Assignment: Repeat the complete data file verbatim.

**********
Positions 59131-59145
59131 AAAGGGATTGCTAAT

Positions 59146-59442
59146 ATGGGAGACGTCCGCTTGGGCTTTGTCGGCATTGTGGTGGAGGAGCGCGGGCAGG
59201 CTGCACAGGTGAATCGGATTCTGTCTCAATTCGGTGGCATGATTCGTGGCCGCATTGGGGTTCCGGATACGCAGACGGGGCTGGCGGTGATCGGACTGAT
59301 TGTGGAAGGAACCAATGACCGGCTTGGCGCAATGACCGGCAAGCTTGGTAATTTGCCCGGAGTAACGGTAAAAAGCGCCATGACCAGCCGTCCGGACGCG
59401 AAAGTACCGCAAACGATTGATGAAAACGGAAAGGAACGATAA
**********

Positions 59131-59145
59131 AAAGGGATTGCTAAT

Positions 59146-59442
59146 ATGGGAGACGTCCGCTTGGGCTTTGTCGGCATTGTGGTGGAGGAGCGCGGGCAGG
59201 CTGCACAGGTGAATCGGATTCTGTCTCAATTCGGTGGCATGATTCGTGGCCGCATTGGGGTTCCGGATACGCAGACGGGGCTGGCGGTGATCGGACTGAT
59301 TGTGGAAGGAACCAATGACCGGCTTGGCGCAATGACCGGCAAGCTTGGTAATTTGCCCGGAGTAACGGTAAAAAGCGCCATGACCAGCCGTCCGGACGCG
59401 AAAGTACCGCAAACGATTGATGAAAACGGAAAGGAACGATAA